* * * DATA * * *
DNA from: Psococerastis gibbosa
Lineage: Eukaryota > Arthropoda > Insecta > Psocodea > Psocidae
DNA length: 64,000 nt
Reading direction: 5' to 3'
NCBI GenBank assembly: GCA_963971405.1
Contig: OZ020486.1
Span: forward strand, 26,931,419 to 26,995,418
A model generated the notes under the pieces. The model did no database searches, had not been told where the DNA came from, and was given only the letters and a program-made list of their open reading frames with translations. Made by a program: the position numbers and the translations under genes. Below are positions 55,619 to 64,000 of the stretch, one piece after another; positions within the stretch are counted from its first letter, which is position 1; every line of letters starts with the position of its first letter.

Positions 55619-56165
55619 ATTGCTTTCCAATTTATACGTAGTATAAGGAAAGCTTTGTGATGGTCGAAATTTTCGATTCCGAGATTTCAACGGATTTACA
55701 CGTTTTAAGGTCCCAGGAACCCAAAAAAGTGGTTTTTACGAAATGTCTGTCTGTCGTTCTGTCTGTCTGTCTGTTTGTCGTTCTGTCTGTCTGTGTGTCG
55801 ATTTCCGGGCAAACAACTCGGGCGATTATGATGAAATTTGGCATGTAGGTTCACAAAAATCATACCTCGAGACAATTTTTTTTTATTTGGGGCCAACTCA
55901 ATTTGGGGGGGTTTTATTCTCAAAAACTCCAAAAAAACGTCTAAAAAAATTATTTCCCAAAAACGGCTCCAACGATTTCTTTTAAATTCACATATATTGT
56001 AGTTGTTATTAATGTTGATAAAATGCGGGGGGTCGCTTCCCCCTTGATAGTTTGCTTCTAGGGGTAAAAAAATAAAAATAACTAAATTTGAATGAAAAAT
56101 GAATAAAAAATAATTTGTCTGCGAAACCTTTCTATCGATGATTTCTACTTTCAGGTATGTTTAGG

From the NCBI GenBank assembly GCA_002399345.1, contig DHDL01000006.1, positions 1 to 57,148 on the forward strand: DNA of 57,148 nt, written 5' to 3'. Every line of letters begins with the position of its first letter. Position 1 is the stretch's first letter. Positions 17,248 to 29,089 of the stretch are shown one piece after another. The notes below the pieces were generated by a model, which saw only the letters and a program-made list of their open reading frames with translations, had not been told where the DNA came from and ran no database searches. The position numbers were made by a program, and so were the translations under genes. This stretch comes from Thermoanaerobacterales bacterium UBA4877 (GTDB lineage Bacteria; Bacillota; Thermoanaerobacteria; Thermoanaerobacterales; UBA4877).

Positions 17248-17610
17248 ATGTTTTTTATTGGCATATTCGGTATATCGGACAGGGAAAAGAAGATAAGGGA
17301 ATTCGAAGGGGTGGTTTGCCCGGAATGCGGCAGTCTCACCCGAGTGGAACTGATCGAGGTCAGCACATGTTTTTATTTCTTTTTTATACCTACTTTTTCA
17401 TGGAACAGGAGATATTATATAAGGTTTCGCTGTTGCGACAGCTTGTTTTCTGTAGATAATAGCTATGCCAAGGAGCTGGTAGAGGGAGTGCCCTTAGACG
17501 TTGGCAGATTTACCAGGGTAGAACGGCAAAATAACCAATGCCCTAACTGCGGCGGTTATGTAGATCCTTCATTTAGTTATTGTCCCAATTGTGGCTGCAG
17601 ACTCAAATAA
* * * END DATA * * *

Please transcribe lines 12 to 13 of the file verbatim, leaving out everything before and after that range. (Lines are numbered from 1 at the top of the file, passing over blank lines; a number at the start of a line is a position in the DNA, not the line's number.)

55801 ATTTCCGGGCAAACAACTCGGGCGATTATGATGAAATTTGGCATGTAGGTTCACAAAAATCATACCTCGAGACAATTTTTTTTTATTTGGGGCCAACTCA
55901 ATTTGGGGGGGTTTTATTCTCAAAAACTCCAAAAAAACGTCTAAAAAAATTATTTCCCAAAAACGGCTCCAACGATTTCTTTTAAATTCACATATATTGT